Home PublicationsData Innovators 5 Q’s for Malvika Gupta, CEO and Co-Founder of Borrowed

5 Q’s for Malvika Gupta, CEO and Co-Founder of Borrowed

by Morgan Stevens
5Q with Malvika Gupta

The Center for Data Innovation spoke with Malvika Gupta, CEO and co-founder of Borrowed, an e-commerce platform for rentable items in the United States. Gupta spoke about the challenges of adapting existing e-commerce tools for rental businesses. 

This interview has been edited.

Morgan Stevens: What was your motivation for starting Borrowed?

Malvika Gupta: Our motivation for starting Borrowed is simple: we want to make rentals easier for items like apparel, appliances, and electronics. My co-founder, Michelle, started her own dress rental business, Dalliance Bespoke, a few years ago and has grown that into a six-figure rental business. Her journey shows the breadth of challenges faced by both consumers and businesses when it comes to rentals. In short, many rental businesses don’t have the software tools to scale, and consumers don’t have a simple option to browse and book rentals.

Stevens: How does your platform leverage data and automated tools to help businesses that want to offer rentals?

Gupta: One of the main challenges that small rental businesses have today is automating the rental process critical to running a rental business. This includes everything from managing inventory and bookings to marketing and payments. Because there isn’t an existing platform for this, to provide rentals, a business has to either custom develop their own set of tools or use e-commerce tools that are just not well-designed for rentals. With either of these options, these businesses then also lose out on important data that could help them grow their business. Even in our beta product version, we’ve put all these tools and data in one platform to help make rentals easier to offer.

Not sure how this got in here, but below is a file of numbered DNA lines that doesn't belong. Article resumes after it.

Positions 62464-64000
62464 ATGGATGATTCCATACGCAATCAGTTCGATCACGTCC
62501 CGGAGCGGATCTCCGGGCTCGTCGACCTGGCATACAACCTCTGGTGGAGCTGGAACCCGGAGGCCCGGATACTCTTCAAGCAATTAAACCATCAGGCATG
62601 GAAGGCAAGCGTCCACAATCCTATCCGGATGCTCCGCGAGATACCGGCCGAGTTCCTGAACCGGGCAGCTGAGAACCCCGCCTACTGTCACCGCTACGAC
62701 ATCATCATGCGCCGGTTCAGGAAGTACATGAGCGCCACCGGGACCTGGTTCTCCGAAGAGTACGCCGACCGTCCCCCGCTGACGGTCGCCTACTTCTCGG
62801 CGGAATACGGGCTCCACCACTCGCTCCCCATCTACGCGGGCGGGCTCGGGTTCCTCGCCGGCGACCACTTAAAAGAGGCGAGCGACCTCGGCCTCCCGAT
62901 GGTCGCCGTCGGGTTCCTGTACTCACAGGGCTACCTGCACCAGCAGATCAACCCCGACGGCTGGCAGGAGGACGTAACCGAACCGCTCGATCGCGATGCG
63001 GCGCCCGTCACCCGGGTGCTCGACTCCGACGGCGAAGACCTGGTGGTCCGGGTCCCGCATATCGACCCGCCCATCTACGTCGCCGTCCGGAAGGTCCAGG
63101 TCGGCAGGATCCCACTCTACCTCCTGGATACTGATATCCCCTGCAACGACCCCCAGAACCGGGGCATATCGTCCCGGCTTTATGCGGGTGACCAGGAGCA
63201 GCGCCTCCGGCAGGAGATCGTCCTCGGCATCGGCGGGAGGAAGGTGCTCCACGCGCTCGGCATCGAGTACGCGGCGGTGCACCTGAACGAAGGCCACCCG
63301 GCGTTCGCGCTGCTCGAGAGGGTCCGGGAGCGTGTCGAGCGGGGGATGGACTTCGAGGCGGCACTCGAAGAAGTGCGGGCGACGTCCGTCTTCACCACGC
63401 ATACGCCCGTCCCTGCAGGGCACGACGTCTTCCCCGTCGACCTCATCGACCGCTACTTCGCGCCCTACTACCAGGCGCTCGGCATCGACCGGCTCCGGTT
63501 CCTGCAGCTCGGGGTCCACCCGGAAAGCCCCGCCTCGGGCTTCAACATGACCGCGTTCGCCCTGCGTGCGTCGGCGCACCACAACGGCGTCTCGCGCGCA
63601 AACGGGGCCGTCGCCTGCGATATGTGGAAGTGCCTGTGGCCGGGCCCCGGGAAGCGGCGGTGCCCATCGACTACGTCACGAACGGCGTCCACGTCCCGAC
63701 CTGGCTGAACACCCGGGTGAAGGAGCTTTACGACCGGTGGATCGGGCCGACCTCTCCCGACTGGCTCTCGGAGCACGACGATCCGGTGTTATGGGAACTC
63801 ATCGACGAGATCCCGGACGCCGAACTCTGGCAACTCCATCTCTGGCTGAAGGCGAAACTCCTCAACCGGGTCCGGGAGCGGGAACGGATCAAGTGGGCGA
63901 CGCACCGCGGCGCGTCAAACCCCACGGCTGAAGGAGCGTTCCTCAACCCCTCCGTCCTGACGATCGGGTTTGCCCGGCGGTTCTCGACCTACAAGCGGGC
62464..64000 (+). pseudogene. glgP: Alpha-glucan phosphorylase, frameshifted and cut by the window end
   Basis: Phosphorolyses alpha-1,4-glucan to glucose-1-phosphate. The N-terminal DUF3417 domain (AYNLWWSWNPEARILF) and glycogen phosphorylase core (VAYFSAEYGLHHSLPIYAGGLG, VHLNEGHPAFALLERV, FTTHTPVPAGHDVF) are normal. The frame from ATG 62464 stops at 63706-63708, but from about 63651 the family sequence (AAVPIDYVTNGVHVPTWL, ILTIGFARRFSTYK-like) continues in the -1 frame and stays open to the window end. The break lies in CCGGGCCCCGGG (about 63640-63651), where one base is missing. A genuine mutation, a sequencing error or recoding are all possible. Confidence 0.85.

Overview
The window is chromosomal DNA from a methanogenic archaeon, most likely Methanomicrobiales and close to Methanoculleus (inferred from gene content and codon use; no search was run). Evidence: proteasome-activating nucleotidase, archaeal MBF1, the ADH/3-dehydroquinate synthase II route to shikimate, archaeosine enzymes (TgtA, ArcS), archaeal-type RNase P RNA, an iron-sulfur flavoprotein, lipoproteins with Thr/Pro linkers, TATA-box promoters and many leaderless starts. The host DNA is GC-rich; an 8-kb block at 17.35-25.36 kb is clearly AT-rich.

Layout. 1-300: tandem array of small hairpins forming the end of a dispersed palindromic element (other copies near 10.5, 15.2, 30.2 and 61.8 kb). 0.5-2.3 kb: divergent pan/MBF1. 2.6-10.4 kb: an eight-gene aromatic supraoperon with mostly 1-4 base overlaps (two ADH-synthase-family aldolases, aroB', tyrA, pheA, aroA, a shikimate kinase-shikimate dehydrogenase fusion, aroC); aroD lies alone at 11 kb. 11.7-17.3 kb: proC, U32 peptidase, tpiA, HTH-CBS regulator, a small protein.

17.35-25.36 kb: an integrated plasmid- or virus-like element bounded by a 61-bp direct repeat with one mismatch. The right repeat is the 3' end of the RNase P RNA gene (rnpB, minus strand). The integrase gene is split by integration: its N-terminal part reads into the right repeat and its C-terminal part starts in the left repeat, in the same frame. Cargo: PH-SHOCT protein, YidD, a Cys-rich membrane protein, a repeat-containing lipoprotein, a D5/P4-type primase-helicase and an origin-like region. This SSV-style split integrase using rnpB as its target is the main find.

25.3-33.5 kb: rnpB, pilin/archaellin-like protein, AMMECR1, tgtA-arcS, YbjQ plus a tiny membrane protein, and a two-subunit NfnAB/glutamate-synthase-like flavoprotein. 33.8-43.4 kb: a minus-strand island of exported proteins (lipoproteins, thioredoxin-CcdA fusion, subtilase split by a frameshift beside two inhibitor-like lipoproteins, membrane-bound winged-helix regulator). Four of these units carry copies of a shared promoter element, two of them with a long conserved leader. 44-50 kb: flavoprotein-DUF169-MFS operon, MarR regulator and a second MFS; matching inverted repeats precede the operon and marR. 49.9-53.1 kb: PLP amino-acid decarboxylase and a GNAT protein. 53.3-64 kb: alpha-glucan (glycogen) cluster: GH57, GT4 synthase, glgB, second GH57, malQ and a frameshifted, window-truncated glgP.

Stevens: What are the biggest challenges with operating an e-commerce platform for rentals instead of purchases?

Gupta: There is a ton of great e-commerce infrastructure that exists for buying and selling things, but this infrastructure often doesn’t work for rentals. We’re having to reimagine how the fundamentals of any e-commerce business, like payments, bookings, inventory, and return logistics, can be built into a single platform. Additionally, even though we aren’t holding inventory or managing fulfillment ourselves in the short term, we want to make sure our brands have the support that they need in operating their rental business from a logistics standpoint, which can be challenging. 

Stevens: How has the market for rentals shifted with the pandemic?

Gupta: The pandemic has been tough on some well-established rental businesses, especially since many large rental businesses today target special occasions like weddings and parties. However, like the broader retail market, the pandemic has also sprouted hundreds of new online rental businesses for a broader set of categories. Consumers are opting for smaller events, but are willing to spend more on decor, apparel, and electronics to make these experiences special.

Stevens: How do you see e-commerce changing over the next 5 years?

Gupta: There are a couple of really interesting trends in motion for e-commerce. Consumers are increasingly sustainability conscious in their buying decisions, which means a higher appetite for rentals in several categories. Marketplaces like Amazon and Etsy are continuing to drive the majority of e-commerce growth as customers look for simplified online shopping experiences. And finally, the growth of micro-fulfillment locations, or small-scale warehouses in urban locations, is going to make it even faster to get the items you buy or rent online. It’s been a fascinating last few years in the e-commerce space, so it should be exciting to see what’s next.

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